Ear cleaning: How to clean your child's ears

Your ears are divided into three parts: the outer ear, the middle ear and the inner ear. The outer ear includes the pinna (the part of the ear we can see), the ear canal, and the ear drum. Together, these capture sounds and channel them into the middle ear.

The ear canal contains glands that produce earwax (cerumen). It is normal to have a lining of earwax in the ear canal, as the wax protects the middle ear from everyday dust and dirt.

Ear anatomy
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The ear has three sections: the outer ear, the middle ear, and the inner ear. Each section is made up of smaller parts that work together to help you hear.

How to do routine ear cleaning

Your child’s ears should be cleaned regularly to remove any dirt. The safest way to do this is to use a soft washcloth or a cotton swab around the outside of the ear.

Remember, “nothing smaller than your elbow” should be put in your child’s ear. Putting anything into the ear canal will only pack dirt in further.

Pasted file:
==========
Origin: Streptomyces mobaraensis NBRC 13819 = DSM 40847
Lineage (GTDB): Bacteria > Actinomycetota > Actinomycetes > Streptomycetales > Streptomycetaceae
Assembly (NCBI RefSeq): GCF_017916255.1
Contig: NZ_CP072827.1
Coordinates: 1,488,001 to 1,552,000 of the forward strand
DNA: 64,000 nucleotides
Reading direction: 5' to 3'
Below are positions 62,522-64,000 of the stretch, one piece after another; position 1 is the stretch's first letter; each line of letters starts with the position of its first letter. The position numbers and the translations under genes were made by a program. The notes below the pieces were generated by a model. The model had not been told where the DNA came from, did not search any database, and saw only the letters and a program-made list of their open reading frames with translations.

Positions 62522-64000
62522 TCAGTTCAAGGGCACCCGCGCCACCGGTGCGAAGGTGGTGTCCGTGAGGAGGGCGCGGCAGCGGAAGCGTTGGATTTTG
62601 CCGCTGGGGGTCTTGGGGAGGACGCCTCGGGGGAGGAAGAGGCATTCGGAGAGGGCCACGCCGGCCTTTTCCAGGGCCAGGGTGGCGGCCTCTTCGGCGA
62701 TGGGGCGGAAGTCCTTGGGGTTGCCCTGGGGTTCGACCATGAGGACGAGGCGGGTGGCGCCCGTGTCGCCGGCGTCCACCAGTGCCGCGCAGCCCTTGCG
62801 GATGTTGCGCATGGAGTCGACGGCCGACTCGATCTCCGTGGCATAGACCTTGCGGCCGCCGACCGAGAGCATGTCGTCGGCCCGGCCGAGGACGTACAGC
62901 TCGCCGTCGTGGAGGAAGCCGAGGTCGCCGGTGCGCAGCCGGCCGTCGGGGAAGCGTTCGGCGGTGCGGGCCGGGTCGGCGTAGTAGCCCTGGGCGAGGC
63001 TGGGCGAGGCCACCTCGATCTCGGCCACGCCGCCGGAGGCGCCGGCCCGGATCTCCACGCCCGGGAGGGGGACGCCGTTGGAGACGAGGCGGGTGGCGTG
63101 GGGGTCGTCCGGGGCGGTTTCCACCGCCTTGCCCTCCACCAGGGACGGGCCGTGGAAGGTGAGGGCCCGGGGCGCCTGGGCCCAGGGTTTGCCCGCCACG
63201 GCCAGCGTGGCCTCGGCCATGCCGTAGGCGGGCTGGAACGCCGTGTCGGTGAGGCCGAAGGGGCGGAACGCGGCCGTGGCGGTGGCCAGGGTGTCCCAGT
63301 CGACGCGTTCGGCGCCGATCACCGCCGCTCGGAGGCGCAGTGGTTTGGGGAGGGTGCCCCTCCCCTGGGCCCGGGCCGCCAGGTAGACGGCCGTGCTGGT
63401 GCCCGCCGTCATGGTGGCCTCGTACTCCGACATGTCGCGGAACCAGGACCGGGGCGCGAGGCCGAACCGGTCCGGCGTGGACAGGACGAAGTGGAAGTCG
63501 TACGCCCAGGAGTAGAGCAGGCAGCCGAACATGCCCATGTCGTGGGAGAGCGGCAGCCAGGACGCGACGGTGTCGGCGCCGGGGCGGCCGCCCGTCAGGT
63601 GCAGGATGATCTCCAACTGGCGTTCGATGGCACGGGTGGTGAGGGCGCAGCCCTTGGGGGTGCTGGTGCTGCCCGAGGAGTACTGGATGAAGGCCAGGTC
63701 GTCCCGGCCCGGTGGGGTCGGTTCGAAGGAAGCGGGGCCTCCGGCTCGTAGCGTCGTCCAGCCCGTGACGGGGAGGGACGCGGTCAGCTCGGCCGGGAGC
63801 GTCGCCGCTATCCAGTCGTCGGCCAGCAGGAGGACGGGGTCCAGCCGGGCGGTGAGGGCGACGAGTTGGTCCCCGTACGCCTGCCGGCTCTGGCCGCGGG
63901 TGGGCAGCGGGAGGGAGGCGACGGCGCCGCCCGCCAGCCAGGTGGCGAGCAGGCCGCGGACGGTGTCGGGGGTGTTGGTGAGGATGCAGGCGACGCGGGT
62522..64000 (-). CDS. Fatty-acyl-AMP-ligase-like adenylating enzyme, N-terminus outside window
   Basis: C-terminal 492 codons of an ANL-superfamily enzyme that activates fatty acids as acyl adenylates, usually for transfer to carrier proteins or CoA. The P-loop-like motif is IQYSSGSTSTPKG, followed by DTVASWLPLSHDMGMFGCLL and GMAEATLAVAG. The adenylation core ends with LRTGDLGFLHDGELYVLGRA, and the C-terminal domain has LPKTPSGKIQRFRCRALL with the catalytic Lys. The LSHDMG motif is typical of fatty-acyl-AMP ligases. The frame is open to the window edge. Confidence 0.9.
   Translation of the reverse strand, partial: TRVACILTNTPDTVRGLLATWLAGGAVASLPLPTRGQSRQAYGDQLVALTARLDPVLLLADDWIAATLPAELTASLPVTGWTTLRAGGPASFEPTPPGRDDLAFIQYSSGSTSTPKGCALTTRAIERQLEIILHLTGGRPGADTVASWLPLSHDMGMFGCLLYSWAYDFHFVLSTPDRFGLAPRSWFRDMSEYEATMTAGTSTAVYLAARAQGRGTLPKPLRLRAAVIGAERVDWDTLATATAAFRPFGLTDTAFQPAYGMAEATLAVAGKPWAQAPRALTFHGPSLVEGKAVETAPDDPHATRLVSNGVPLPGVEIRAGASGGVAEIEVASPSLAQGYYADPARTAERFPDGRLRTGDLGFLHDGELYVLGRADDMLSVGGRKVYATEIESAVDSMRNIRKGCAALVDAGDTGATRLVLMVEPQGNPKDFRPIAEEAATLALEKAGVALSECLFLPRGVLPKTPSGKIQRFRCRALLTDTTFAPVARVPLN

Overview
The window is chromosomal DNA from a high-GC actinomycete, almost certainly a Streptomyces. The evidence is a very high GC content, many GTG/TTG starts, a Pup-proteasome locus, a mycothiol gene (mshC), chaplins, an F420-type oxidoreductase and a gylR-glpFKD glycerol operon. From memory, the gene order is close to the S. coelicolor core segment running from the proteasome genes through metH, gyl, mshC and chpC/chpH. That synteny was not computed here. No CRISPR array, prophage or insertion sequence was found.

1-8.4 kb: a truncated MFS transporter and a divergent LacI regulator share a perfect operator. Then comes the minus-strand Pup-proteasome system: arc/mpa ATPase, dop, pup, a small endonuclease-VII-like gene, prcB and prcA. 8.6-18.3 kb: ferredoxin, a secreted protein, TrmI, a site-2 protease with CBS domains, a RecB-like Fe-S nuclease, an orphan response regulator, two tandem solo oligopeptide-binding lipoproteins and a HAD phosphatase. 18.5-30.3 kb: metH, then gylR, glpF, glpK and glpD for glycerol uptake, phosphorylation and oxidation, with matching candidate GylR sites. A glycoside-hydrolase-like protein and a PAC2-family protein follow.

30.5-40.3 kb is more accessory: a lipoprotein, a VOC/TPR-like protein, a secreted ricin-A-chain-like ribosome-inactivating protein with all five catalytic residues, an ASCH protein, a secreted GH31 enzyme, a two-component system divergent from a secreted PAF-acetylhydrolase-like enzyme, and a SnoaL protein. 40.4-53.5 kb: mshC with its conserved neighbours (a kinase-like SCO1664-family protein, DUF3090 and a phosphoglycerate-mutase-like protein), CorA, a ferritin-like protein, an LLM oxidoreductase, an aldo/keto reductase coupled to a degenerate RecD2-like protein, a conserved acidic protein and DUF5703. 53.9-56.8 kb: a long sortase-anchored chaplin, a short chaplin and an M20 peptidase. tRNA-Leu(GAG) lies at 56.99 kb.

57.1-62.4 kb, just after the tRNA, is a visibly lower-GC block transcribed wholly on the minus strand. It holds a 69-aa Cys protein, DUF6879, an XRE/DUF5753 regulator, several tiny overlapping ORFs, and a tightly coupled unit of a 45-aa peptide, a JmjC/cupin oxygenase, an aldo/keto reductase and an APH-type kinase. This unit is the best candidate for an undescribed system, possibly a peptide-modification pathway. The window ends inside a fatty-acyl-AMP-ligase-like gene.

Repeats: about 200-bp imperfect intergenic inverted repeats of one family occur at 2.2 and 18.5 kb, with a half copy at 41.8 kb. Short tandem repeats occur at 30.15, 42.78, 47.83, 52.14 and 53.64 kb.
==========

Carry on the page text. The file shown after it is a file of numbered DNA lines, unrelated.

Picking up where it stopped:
Ear candling and peroxide cleaners are not recommended for cleaning your child’s ears. Ear candling has no clear benefit and can be risky.

How to remove hardened earwax

If you think your child has a build-up of hardened earwax, you can soften it with two to four drops of olive oil or mineral oil.

  1. Warm up some oil to skin temperature by holding it in a small container in your hands.
  2. Use a dropper to apply the oil to the affected ear.
  3. Have your child lie down with the affected ear facing up and leave the oil in the ear for a few minutes.
  4. When your child sits up, the wax should work its way out.

When to see a doctor

See your doctor if:

  • you notice any blood, oozing or pus
  • your child is in pain, has a fever or experiences any change in their hearing.

Also see your doctor if you see anything stuck in your child’s ear.

Key points

  • Clean the outside of your child’s ears with a wash cloth or cotton swab.
  • Only use warm olive oil or mineral oil to soften any hard earwax.
  • See your doctor about anything abnormal such as blood, oozing, pain or changes in hearing.
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Elly Berger, MD, FRCPC, FAAP, MHPE

6/1/2015
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